Eileen's face appears from beneath the pier, half-lit by the boat's searchlight. The last traces of her makeup create watery gray tracks that follow the line of her jaw and gather in the corners of her mouth along with several strands of inky hair spat out when she lifts her eyes to where Raith is standing. Her arms, however, remain in their loving embrace with the pillar. He doesn't yet have her cooperation, but he's managed to secure her attention.

Eileen looks up at Raith- or at least looks in his direction- and Raith looks down at Eileen, even if she can't see him doing so. A remnant of old behavior that hasn't changed just yet. "A secret about me, and Avi Epstein. Both of us. It'll help you understand why we are the way we are, even after all the less-than-pleasant things we've done to each other." Silently, Raith can't help but wonder if Eileen is busy imagine what the expression on his face must be. "If you're interested in hearing it, at least."

A slow breath pressed through her teeth is the answer Raith initially receives. She hadn't been lying when she told him that the water was cold, and now that it's soaking through the gauze bandages wound around her midsection beneath her dress, her impromptu dip in the Atlantic has become more uncomfortable than she imagined when the thought first occurred to her. Front teeth clamped together to keep from chattering, she reaches up with one slick arm, rivulets of saltwater running down the length of her limb as she offers it to the man on the pier, though he'll probably have to stoop to grasp her wrist and haul her the rest of the way out.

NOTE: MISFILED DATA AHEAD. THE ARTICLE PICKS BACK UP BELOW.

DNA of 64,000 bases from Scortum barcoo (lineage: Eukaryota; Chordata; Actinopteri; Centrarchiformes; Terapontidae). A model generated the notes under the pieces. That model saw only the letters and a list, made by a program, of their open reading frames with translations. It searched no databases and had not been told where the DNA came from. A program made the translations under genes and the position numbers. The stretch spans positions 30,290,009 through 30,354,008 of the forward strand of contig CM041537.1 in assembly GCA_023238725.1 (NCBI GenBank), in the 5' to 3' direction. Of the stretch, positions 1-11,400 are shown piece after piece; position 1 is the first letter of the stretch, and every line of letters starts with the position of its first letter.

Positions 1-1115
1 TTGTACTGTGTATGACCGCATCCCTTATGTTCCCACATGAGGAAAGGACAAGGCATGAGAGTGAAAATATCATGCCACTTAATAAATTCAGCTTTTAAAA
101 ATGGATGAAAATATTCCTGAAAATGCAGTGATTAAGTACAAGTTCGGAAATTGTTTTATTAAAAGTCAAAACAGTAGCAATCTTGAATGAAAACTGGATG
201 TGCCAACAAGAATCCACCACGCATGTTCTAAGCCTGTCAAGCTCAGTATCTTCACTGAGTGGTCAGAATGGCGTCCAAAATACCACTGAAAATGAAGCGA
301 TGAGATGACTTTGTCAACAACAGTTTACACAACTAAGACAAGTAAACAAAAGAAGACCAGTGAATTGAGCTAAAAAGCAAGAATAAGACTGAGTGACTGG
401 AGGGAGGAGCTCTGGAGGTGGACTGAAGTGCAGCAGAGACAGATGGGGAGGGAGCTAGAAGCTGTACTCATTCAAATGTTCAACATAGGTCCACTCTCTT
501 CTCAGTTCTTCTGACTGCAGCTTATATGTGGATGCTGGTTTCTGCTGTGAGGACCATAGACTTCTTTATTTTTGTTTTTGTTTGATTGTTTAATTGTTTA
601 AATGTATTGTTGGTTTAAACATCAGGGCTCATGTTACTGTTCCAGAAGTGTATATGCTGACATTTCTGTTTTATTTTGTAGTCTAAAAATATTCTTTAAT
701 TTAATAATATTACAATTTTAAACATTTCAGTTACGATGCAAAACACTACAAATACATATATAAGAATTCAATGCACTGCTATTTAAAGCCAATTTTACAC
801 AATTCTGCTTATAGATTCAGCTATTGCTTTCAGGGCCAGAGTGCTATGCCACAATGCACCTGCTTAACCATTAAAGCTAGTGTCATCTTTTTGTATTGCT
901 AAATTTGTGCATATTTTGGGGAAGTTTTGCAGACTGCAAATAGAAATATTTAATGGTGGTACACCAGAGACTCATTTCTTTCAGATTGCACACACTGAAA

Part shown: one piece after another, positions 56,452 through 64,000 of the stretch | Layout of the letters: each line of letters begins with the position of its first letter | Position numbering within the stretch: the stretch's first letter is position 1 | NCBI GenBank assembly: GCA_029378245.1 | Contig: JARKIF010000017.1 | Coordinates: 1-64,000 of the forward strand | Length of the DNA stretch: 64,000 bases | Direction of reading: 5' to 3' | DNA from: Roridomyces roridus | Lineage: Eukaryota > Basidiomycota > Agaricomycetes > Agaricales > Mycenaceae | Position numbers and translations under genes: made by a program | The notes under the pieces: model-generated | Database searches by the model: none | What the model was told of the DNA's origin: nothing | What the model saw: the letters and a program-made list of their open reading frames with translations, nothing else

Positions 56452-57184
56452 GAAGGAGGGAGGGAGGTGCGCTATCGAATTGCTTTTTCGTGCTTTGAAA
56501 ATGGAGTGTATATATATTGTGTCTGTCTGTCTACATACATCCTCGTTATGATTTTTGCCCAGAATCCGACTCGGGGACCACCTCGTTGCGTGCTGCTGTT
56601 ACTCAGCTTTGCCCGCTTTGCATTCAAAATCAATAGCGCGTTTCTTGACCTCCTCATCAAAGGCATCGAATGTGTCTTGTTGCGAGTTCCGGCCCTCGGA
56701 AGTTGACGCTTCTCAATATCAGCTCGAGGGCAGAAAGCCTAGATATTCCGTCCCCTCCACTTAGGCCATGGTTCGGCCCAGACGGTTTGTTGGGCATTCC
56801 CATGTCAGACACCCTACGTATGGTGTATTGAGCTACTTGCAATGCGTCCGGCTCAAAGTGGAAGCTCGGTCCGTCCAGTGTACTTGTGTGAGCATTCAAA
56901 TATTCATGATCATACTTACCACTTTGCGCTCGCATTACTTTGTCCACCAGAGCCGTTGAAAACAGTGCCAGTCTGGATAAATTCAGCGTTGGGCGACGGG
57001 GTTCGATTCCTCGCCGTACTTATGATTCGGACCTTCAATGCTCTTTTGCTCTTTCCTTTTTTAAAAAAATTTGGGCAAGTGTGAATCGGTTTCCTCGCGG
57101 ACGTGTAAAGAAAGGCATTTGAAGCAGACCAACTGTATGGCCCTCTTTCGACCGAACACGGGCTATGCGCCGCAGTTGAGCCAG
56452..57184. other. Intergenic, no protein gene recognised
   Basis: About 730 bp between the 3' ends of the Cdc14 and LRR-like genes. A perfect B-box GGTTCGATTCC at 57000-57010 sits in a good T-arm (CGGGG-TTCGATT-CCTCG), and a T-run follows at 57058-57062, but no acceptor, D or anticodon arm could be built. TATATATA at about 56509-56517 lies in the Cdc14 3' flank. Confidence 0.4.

Stoop he must, because a moment later, Raith's hand locks around Eileen's wrist and he pulls, slow and steady, using whatever leverage the pier will afford him along with his own (and likely hers, unless Eileen intends for him to do all the work) muscle. "Up, up, and out," he says when she is, indeed, back on the pier proper and not in danger of falling back in, "At least the night is warm, right?"

But there's no more joking beyond that. Once Eileen is out of the water and onto something solid, Raith sits on the edge with his legs hanging over, just as he was when the boat was under him instead of the ocean. "Well, I promised, and I'll keep it," he says, giving the woman a moment to settle, whether she decides to sit on the edge with him, sit over there, stand or whatever. "You see, Eileen, a long time ago, Avi married my sister." Probably not the secret Eileen was expecting to hear.